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Apr 28, 2016

Frank Morsani is one of the finest men, bar none, with whom I’ve ever had the pleasure to spend time. That’s noteworthy because I got to know the Tampa Bay auto dealer at one of the lowest points in his business career, yet he always held his head high. Somewhere around 1989, I started working on my first nonfiction book, Stadium For Rent, the story of Tampa Bay’s decades-long – and enormously frustrating – quest for a Major League Baseball team.

FRANK MORSANI podcast excerpt: “I think it’s pathetic (that Donald Trump is the GOP standard bearer). It’s a tragedy on our system."

Many local business leaders had risen up and been cut to pieces by the ongoing, Quixotic mission, none more memorably than Frank Morsani. He committed and lost millions of dollars trying to convince a string of existing baseball teams to relocate to Tampa – and later, St. Petersburg – to no avail. When MLB announced, in 1993, that it would add two expansion franchises, he seemed a shoe-in. He wasn’t. But you know what made it all the worse? Frank Morsani wasn’t then – and certainly isn’t now – a baseball fan. He was just a kid from Oklahoma who had found a home in Tampa, Florida, a community that welcomed him – loved him, frankly – and if baseball was what his adopted neighbors wanted, he wanted to help them get it.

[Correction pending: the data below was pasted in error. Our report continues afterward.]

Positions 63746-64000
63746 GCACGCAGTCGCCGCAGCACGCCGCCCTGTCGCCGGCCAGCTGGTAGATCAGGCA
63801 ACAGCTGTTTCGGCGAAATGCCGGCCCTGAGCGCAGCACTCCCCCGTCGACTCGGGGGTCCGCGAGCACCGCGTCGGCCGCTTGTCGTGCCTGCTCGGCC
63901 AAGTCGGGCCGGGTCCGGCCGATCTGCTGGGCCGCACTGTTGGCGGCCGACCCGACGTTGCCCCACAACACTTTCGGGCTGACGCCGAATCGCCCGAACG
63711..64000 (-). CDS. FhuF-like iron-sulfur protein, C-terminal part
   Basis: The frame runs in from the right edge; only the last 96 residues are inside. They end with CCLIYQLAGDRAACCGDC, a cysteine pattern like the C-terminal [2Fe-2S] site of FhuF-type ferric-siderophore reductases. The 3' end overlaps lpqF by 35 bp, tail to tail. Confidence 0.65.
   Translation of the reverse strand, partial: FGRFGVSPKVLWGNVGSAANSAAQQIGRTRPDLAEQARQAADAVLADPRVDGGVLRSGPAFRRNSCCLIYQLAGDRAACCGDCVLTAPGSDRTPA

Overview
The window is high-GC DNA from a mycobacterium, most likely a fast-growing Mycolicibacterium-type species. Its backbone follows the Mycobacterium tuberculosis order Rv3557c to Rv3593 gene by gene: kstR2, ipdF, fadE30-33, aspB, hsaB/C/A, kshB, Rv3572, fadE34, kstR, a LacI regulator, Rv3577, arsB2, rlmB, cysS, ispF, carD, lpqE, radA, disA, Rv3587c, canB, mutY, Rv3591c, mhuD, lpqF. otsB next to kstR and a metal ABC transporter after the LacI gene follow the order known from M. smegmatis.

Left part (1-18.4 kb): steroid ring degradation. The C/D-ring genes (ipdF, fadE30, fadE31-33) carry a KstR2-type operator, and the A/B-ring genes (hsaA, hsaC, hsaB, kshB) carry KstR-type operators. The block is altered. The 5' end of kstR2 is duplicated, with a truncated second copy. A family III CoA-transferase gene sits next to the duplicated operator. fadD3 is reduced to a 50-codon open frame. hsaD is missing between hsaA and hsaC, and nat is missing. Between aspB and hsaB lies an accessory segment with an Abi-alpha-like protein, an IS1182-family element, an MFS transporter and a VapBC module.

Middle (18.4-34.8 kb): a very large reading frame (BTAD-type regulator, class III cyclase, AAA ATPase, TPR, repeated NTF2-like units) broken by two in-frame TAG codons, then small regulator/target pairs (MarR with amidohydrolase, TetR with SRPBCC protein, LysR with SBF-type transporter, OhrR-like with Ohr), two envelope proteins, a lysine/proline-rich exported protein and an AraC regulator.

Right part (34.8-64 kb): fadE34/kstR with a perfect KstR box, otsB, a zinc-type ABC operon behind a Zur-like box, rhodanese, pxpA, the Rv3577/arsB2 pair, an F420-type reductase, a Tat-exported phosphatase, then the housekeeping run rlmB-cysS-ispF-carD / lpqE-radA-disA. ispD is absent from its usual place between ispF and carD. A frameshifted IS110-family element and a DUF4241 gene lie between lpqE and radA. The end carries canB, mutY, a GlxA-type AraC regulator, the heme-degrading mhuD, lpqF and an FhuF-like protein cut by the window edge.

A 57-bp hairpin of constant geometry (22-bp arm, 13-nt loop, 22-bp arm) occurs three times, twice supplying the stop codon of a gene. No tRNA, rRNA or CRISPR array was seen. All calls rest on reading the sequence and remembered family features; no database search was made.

For a lot of people the Morsani story began and ended with car dealerships and baseball.

FRANK MORSANI podcast excerpt: "Unfortunately, the U.S. Chamber of Commerce has taken a lot of positions that I would have problems with. They've been aggressive; I believe in being aggressive. But I think they have gotten away from some of the basics that were important to me (when I was Chairman of the Board). In our whole nation, these extremists on both sides are not in our best interests."

But this kind and gentle soul – and his wife of more than half a century, Carol – have meant so much more to their community, thanks to philanthropic efforts that have included giving millions to the University of South Florida, University of Tampa, Tampa’s Straz Center for the Performing Arts, and the Dali Museum. Most recently, the Morsanis gave $20 million to USF for construction of the Morsani College of Medicine soon to rise in downtown Tampa. Morsani – with the help of my friend Dave Scheiber – just published his memoir, To Be Frank: Building the American Dream in Business and Life. It is my great pleasure to help introduce the man and his message to a new audience.

Key interview moments:

• 8:25 Frank Morsani talks about how he picked himself up following his failure to land a Major League Baseball relocation or expansion franchise for the Tampa Bay area in the 1990s;

• 13:55 s a former Chairman of the Board of the U.S. Chamber of Commerce, Morsani admits he has problems with many of the organization’s current political stances;

• 15:45 And as a lifelong Republican, Morsani calls the party’s turn to Donald Trump as its presidential nominee as “pathetic” and “a tragedy."

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